The Commodity Futures Trading Commission (the “CFTC”) is proposing rules to implement new statutory provisions enacted by the Wall Street Reform and Consumer Protection Act (the “Dodd-Frank Act”), as well as soliciting comments in connection with the implementation of other provisions of the Dodd-Frank Act. In addition, the CFTC is requesting comment on proposed rule amendments regarding the investment of customer segregated funds and funds held in an account subject to CFTC Rule 30.7 (i.e., foreign futures or foreign options customer secured amount funds). We have prepared a brief summary of the more significant rulemaking proceedings below.
Proposed Rule for Determining Eligibility of Swaps for Clearing
To implement the mandatory clearing provisions of the Dodd-Frank Act, a basic cornerstone of the new regulatory framework for swap transactions, the CFTC is proposing to adopt a rule implementing procedures (i) for determining the eligibility of a derivatives clearing organization (“DCO”) to clear swaps that it plans to accept for clearing; (ii) for DCOs submitting swaps to the CFTC for review to determine whether the swaps are required to be cleared; (iii) for CFTC-initiated reviews of swaps that have not been accepted for clearing by any DCO to determine whether the swaps should be required to be cleared; and (iv) for staying the clearing requirement pending completion of the CFTC’s review regarding whether the swaps should be subject to the clearing requirement. 75 Fed. Reg. 67277 (November 2, 2010). Comments are due by January 3, 2011.
Under the proposed rule, a DCO would be required to submit a formal written request to the CFTC demonstrating its ability to maintain compliance with core principles, maintain sufficient resources and manage the risks associated with clearing a particular type of swap. The proposed rule also would require DCOs to submit for CFTC review the swaps that they plan to clear and provide certain types of information about those swaps, including participation eligibility standards, pricing sources, models, and procedures, risk management procedures, and measures of market liquidity and trading activity. The CFTC would have ninety days to review the submission and make a determination. As part of that process, the CFTC would provide a thirty day public comment period.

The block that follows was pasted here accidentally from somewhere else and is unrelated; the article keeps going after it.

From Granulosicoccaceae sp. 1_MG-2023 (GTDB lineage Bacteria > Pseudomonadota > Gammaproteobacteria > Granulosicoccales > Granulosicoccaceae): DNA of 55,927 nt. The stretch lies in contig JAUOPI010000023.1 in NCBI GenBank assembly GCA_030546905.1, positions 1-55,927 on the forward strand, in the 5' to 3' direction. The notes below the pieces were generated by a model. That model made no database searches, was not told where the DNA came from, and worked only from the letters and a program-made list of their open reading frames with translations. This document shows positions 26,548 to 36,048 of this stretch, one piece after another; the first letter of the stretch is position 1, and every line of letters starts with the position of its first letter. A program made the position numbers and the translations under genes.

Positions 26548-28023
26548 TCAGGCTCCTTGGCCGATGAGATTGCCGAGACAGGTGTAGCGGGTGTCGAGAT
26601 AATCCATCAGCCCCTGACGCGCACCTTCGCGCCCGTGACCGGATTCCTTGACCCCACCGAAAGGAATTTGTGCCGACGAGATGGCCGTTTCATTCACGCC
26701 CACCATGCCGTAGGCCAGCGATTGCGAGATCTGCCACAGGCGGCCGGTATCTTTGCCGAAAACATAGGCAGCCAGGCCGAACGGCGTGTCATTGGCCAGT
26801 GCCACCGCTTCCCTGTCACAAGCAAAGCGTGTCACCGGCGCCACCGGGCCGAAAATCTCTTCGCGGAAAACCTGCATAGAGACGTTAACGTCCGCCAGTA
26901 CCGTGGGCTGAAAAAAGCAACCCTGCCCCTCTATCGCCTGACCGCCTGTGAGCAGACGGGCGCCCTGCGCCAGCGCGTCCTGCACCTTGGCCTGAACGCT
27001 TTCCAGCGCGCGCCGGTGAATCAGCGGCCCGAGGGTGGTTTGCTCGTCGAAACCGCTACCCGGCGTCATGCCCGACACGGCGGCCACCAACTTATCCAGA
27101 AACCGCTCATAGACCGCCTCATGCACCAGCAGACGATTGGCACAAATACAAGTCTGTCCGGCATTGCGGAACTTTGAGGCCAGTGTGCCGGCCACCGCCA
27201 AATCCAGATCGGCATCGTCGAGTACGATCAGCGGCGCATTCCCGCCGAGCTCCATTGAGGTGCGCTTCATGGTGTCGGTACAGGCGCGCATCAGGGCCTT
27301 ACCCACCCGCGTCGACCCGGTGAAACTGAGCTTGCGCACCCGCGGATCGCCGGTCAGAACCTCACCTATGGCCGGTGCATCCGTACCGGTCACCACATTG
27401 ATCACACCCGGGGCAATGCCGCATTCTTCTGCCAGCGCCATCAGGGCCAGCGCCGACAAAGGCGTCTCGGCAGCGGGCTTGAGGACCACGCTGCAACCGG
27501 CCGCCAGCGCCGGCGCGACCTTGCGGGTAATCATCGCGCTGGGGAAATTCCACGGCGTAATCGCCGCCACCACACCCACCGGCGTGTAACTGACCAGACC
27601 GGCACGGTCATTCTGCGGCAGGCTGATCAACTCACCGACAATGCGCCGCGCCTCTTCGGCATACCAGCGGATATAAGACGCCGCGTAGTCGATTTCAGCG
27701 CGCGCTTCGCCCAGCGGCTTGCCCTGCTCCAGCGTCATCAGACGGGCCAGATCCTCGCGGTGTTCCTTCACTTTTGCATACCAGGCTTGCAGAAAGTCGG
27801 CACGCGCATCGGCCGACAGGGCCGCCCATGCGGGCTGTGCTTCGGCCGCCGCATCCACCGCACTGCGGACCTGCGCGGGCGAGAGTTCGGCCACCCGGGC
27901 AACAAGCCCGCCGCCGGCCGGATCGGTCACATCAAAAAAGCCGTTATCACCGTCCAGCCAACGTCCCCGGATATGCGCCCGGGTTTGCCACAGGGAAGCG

The proposed rule also would establish a five-factor test for determining if a particular type of swap should be subject to the mandatory clearing requirement. The five factors would be (i) the existence of significant outstanding notional exposures, trading liquidity, and adequate pricing data; (ii) the availability of a rule framework, capacity, operational expertise and resources, and credit support infrastructure to clear the swap on terms that are consistent with the material terms and trading conventions on which the swap is then traded; (iii) the effect on the mitigation of systemic risk, taking into account the size of the market for such swap and the resources of the DCO available to clear the swap; (iv) the effect on competition, including appropriate fees and charges applied to clearing; and (v) the existence of reasonable legal certainty in the event of the insolvency of the DCO or one or more of its clearing members with regard to the treatment of customer and swap counterparty positions, funds, and property.
Request for Comment on Disruptive Trading Practices
The CFTC has issued an advance notice of proposed rulemaking to implement Section 747 of the Dodd-Frank Act relating to so-called “disruptive trading practices.” 75 Fed. Reg. 67301 (November 2, 2010). Comments are due by January 3, 2011. That provision authorizes the CFTC to prohibit certain specified trading practices as follows: any activity which (i) violates bids or offers; (ii) demonstrates intentional or reckless disregard for the orderly execution of transactions during the closing period; or (ii) constitutes “spoofing” (bidding or offering with the intent to cancel the bid or offer before execution), as well as any other trading practice that is “disruptive of fair and equitable trading.”